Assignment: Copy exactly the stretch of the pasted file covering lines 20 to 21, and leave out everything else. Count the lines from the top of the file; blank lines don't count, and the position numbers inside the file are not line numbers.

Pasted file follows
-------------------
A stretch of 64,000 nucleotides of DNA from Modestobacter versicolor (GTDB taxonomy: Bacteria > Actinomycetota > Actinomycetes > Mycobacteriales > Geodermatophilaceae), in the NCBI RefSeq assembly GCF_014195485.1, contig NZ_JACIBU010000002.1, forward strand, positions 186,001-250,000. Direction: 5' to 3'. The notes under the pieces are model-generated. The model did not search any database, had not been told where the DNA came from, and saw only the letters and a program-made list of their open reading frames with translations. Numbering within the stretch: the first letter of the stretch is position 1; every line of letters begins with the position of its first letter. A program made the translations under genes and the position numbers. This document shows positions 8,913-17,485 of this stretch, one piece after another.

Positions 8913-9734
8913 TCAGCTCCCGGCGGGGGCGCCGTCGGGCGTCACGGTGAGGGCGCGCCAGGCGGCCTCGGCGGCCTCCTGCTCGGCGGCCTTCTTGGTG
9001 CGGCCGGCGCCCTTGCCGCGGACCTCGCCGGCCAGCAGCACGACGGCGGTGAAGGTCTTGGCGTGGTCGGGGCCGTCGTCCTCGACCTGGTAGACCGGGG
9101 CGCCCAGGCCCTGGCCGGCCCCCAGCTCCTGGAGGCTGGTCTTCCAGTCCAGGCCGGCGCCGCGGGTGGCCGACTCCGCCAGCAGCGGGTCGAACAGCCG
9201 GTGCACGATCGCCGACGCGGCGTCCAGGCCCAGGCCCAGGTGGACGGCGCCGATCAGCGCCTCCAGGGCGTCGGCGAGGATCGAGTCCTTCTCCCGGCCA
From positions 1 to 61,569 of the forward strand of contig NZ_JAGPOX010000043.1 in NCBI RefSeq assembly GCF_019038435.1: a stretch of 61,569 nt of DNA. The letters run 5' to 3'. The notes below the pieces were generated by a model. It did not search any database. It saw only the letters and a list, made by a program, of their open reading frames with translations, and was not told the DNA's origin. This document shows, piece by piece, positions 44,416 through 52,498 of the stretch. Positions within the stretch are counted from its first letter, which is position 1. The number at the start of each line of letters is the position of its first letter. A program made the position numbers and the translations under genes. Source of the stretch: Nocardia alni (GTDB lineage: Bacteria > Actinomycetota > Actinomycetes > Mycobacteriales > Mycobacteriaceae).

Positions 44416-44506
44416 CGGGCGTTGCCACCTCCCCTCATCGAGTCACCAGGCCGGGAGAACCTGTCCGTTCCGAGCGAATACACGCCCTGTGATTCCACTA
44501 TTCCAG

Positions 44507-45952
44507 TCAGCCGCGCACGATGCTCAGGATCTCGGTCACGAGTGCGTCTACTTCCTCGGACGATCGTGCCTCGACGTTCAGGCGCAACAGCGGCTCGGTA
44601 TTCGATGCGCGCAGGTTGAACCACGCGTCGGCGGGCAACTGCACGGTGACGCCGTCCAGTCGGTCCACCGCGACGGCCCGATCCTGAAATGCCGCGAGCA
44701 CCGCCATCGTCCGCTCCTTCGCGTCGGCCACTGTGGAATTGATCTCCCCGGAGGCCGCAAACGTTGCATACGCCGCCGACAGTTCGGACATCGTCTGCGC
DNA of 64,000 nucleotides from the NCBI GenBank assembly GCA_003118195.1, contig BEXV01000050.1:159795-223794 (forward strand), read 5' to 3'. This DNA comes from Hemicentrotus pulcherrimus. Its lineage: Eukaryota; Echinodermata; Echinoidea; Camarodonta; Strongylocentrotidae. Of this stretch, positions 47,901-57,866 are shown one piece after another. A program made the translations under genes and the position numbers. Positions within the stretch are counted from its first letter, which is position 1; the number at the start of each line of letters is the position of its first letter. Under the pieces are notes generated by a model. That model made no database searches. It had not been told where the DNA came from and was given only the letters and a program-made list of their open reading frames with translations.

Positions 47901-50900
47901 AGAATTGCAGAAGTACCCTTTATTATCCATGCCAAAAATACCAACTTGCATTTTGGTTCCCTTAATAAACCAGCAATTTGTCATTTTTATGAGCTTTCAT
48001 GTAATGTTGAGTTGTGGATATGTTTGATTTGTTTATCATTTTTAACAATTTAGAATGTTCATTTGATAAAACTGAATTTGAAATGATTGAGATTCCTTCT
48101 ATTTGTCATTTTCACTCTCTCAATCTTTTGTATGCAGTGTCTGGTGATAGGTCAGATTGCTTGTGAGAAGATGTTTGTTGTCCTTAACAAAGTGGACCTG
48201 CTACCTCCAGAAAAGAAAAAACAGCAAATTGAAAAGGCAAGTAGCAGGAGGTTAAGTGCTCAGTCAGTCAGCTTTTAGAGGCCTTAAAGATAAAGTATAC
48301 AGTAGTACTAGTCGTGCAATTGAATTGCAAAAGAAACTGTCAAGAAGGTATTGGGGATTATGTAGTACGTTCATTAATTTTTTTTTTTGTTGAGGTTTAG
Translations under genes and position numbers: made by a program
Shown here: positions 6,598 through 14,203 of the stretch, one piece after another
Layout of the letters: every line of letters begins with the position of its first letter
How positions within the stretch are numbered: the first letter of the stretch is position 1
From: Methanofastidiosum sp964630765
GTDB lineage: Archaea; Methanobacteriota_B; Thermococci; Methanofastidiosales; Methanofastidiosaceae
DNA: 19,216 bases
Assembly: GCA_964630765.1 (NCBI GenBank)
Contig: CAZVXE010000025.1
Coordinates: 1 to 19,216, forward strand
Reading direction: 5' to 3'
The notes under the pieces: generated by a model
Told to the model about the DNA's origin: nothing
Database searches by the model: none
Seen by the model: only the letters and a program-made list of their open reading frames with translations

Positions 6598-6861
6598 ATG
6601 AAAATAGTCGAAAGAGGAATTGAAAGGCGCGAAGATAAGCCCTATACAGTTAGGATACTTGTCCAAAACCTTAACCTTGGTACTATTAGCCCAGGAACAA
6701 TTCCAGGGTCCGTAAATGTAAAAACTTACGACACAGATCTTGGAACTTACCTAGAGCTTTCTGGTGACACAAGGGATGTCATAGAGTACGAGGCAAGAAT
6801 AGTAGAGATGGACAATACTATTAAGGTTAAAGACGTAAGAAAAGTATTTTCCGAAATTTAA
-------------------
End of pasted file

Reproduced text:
48201 CTACCTCCAGAAAAGAAAAAACAGCAAATTGAAAAGGCAAGTAGCAGGAGGTTAAGTGCTCAGTCAGTCAGCTTTTAGAGGCCTTAAAGATAAAGTATAC
48301 AGTAGTACTAGTCGTGCAATTGAATTGCAAAAGAAACTGTCAAGAAGGTATTGGGGATTATGTAGTACGTTCATTAATTTTTTTTTTTGTTGAGGTTTAG